Jehovah Jireh

I struggle with anxiety. There just seems to be this part of my mind that tries to work out six solutions to every possible situation so that I’m always prepared. I’m like the Bear Grylls of the social world. However, although they say life is what you make it, I’ve discovered that life also depends on the variables you can’t control, like the people that float into your life, or unforeseen circumstances. Admittedly, that’s never great for someone whose mind is hardwired to plan, and over-plan. Like buildings, we’re all created not just from one brick, but from many.
As a part of a course I’m doing, we’ve been challenged to read the entire Bible in one year, and today I had a read of Genesis 22. Famously quoted by both Christians and non Christians trying to make a point, the chapter recounts the story of a man named Abraham who has been asked by God to sacrifice his son Isaac. It’s one of those stories where all the interesting things seem to happen towards the end, including the climactic moment where Abraham is holding a knife to his only child’s throat and an angel calls out to him at the last minute- Hollywood quality stuff right there. But the part that struck me, which I admit I haven’t really concentrated on before today, is the part where Abraham is walking up the mountain with his son.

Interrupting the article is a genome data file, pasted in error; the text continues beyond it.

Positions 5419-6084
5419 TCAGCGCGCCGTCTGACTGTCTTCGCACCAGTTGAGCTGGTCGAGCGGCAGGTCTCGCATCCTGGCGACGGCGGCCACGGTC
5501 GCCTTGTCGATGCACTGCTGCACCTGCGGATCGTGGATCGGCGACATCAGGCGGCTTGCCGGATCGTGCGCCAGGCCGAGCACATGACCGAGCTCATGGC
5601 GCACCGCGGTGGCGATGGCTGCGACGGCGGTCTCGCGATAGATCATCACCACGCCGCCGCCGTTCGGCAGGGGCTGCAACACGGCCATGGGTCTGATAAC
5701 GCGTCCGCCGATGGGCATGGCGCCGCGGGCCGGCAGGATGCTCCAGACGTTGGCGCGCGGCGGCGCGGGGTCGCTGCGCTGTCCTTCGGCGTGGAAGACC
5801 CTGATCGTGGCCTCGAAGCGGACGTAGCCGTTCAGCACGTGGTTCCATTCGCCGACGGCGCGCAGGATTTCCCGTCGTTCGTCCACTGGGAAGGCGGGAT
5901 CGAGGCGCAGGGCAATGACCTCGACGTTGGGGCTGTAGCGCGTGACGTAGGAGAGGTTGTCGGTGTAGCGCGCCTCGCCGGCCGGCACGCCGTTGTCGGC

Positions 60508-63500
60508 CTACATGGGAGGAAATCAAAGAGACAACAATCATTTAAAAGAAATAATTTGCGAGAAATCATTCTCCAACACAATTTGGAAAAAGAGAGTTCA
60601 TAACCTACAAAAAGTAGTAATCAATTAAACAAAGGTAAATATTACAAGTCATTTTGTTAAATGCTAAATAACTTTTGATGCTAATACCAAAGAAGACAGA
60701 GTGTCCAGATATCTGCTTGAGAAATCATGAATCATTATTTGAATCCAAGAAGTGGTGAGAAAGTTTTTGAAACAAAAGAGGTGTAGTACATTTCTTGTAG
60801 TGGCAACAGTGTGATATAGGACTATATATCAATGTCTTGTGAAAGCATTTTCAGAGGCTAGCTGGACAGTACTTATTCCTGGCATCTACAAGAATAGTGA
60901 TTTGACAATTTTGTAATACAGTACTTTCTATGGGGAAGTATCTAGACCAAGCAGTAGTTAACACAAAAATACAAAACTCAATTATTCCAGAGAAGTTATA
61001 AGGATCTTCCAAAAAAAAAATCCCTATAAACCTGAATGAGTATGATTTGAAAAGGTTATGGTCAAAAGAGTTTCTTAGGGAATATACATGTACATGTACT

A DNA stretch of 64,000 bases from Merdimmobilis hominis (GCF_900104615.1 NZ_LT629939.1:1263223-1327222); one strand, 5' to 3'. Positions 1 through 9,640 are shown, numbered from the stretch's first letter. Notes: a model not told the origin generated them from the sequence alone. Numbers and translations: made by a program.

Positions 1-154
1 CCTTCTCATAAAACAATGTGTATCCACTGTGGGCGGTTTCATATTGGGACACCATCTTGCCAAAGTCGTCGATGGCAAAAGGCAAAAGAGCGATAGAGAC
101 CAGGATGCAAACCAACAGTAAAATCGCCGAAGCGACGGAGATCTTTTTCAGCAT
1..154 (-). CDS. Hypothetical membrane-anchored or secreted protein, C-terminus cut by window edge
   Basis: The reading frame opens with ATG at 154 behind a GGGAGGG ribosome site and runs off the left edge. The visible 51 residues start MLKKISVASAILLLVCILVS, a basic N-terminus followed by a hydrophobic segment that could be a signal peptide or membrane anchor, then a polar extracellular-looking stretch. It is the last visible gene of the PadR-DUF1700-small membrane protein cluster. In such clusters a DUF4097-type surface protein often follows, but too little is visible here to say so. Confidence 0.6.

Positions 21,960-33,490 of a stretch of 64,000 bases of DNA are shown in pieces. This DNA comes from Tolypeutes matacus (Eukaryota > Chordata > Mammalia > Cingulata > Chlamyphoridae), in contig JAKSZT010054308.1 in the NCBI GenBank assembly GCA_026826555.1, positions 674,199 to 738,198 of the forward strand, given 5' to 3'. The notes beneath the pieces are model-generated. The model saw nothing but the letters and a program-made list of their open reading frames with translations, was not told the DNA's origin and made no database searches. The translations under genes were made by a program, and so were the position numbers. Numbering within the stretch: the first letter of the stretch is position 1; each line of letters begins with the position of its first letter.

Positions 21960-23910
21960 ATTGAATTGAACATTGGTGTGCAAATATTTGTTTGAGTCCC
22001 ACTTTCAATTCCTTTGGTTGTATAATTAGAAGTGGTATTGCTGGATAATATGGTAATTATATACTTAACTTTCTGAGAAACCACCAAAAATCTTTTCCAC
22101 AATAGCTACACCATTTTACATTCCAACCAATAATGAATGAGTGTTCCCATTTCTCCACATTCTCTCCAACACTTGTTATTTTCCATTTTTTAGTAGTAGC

(Genesis 22:7-8) 

Isaac said, “Father, we have the coals and the wood, but where is the lamb for the sacrifice?”

“My son,” Abraham answered, “God will provide the lamb.”